|Japanese Grand Prix Review|
|Rory Gordon, Australia|
German Michael Schumacher won the 1997 Japanese Formula One Grand Prix today, thanks to his Ferrari team-mate, Eddie Irvine of Ireland, but no thanks to his old adversary, Damon Hill. Heinz-Harald Frentzen of Germany was second in his Williams-Renault, and Irvine third.
Even before the race started, Schumacher's rival for this year's Drivers' Championship, Jacques Villeneuve, was disqualified from the race completely.
During qualifying, Canadian Villeneuve was judged to have failed to slow his Williams-Renault at a danger point where yellow flags were being waved. A number of other drivers also failed to slow, and were given a variety of suspended sentences. However, Villeneuve was driving under a suspended sentence from a previous infraction of the rules, and so was immediately disqualified. The team appealed and, pending appeal, Villeneuve was permitted to start the race.
What made the situation all the more volatile was that Suzuka has, over the years, been the site of some infamous accidents, which have then turned out to be anything but accidents. As it seems that Villeneuve's appeal will fail, it is very probable that he really would have liked Schumacher to fail to finish the race.
On the grid, the two protagonists shared the front row. At the start, Villeneuve swerved across the track into Schumacher's path, trying to stop Schumacher overtaking. The manoeuvre was successful, and there was no crash as they went into the first corner, followed by the rest of the field.
For the first couple of laps, Villeneuve led from Schumacher and Mika Hakkinen of Finland in a McLaren-Mercedes. But Irvine had other ideas, and going into a corner, overtook both Schumacher and Hakkinen in a bold move around the outside of the two other cars. He set off after Villeneuve, caught him and overtook him within a lap.
While Villeneuve fell back to lead Schumacher, Irvine seemed to be rocket-powered. His lead grew and grew to around 12 seconds on the sixteenth lap, when he pitted.
Villeneuve and Frentzen both led the race briefly, until their pit stops, when Irvine re-took the lead, followed by Schumacher and the two Williams' drivers. But Irvine was under clear orders from the Ferrari team and, within two laps, slowed drastically to allow Schumacher through, but then sped up enough to keep Villeneuve in third position.
It was now Schumacher's turn to disappear, as Irvine played the team game and slowed Villeneuve's chase of Schumacher. It seemed that this might be the effective end of the race, but there were still a series of pit stops to come.
Villeneuve tired of being kept behind Irvine and pitted on lap 30. In a mild disaster, the pit crew could not connect the re-fuelling nozzle correctly, and the car was stopped for 13.4 seconds. Villeneuve could now only hope that Schumacher's car would have a failure of some sort, or that he too would suffer a long pit stop.
It wasn't to be. When Schumacher did pit some 4 laps later, he was stopped for only 9.1 seconds - one of the longer stops of the day, but more than enough to stay well ahead of Villeneuve.
Meanwhile, Frentzen had worked his way up into second place ahead of Irvine, Hakkinen, Villeneuve, and the Benetton-Renault of Frenchman Jean Alesi.
Now it really looked as though Schumacher had the race in his pocket. A big lead over Frentzen and only a few laps to go.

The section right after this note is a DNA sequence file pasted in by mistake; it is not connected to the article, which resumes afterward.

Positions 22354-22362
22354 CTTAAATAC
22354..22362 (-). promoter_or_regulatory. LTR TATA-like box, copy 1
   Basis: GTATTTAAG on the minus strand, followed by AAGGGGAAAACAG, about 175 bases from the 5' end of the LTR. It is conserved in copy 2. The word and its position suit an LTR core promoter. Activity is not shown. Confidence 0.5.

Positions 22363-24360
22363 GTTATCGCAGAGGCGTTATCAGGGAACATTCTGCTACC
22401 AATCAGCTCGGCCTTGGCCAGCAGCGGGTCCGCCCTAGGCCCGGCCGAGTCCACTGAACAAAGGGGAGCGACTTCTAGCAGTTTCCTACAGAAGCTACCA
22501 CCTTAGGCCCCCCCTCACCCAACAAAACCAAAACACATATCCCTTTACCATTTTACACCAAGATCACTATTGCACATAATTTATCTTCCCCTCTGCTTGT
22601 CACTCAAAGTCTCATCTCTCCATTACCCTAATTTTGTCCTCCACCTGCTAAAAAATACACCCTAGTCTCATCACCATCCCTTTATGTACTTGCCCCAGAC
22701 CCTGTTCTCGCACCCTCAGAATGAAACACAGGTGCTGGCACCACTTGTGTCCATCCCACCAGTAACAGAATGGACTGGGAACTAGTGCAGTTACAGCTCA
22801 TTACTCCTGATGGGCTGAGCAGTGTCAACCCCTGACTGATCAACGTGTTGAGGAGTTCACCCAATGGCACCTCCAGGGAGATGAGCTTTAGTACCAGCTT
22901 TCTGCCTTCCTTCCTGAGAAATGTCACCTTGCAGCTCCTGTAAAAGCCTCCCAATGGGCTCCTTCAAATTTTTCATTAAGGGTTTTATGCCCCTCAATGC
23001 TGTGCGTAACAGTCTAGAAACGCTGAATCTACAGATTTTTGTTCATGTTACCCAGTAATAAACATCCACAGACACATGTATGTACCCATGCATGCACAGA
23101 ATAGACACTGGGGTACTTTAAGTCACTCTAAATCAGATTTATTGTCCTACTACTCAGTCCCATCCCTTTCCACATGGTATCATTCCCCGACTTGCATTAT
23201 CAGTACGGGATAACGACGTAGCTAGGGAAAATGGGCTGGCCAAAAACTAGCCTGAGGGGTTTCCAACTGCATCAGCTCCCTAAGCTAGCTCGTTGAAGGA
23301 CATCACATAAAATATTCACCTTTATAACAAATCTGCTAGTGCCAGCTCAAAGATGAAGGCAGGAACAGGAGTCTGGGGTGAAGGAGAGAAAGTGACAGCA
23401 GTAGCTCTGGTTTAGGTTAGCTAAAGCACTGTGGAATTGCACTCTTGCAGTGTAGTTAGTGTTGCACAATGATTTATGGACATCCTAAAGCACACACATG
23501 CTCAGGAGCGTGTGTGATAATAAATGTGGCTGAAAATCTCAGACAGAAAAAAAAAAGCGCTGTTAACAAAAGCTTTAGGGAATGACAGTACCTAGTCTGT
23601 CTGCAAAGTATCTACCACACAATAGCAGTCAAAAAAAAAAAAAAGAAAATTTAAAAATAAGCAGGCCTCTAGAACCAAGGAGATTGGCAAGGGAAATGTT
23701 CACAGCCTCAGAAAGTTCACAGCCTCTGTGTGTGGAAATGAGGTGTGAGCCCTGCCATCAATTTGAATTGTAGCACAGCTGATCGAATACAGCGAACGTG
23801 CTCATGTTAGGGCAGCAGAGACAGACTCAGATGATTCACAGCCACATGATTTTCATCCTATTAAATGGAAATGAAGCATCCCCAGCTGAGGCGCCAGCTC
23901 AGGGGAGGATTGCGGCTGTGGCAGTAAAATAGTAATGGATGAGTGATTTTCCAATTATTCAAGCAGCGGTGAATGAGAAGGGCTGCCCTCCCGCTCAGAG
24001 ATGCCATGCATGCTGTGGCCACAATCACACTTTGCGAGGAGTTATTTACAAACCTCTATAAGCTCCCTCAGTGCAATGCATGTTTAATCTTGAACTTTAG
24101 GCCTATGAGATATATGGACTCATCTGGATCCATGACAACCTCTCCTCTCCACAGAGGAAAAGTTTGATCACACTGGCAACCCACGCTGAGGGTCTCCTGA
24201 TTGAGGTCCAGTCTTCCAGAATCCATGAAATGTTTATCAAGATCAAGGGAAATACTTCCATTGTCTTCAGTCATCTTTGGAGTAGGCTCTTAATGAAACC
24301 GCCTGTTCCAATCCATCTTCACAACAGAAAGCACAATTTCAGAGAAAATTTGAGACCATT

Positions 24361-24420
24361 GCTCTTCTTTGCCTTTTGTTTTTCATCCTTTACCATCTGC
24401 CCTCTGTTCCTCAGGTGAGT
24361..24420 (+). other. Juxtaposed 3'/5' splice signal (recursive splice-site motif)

No. Not quite. Call it irony, or poetic justice, but there was to be a little trouble ahead for Schumacher.
With less than half-a-dozen laps to go, he came up to lap Hill, who was languishing well down the field in his Arrows-Yamaha. For whatever reason, Hill didn't let Schumacher through as easily as perhaps he should have. Perhaps Hill was remembering old battles with Schumacher. Perhaps Hill was, subconsciously, indulging in a little pay-back for the help that Schumacher had got earlier in the race. Perhaps Hill just thought he was good enough and fast enough to stay ahead of Schumacher.
Whatever the reason, when Schumacher came up to Hill, he had a lead over Frentzen of more than 5 seconds. By the time Schumacher had fought his way past Hill and Frentzen got past Hill in his turn - though almost immediately - the lead was down to 1.1 seconds.
Close ... but not enough. That basically was the gap when Schumacher and Frentzen crossed the finish line just a few laps later.
Irvine finished third, with Hakkinen fourth, Villeneuve fifth under appeal, and Alesi sixth. Should Villeneuve's appeal fail, there will be two consequences. First, he will lose the two points he just won here. That will mean that he is one point behind Schumacher in the Championship.
Second, it will mean that Alesi will move up one position, and Johnny Herbert of Britain, in a Sauber-Petronas, will move up to sixth.
What will not be affected is the 1997 Constructors' Championship. Frentzen's six points were enough to ensure that Williams regain that title for a record ninth time.
The F1 circus now moves back to Europe for the final, deciding race of the season at the European GP, to be held at Spain's Jerez circuit in two weeks on 26 October.
M. Schumacher (Ferrari) G|
Frentzen (Williams-Renault) G
Irvine (Ferrari) G
Hakkinen (McLaren-Mercedes) G
Villeneuve (Williams-Renault) G
Alesi (Benetton-Renault) G
Herbert (Sauber-Petronas) G
Fisichella (Jordan-Peugeot) G
Berger (Benetton-Renault) G
R. Schumacher (Jordan-Peugeot) G
Coulthard (McLaren-Mercedes) G
Hill (Arrows-Yamaha) B
Diniz (Arrows-Yamaha) B
Verstappen (Tyrrell-Ford) G
Marques (Minardi-Hart) B
B: Bridgestone G: Goodyear
1h 29m 48.446s|
+ 0m 01.378s
+ 0m 26.389s
+ 0m 27.129s
+ 0m 39.776s
+ 0m 40.403s
+ 0m 41.630s
+ 0m 56.825s
+ 1m 00.429s
+ 1m 22.036s
7 laps: gearbox
Fastest lap: Heinz-Harald Frentzen 1m 38.942s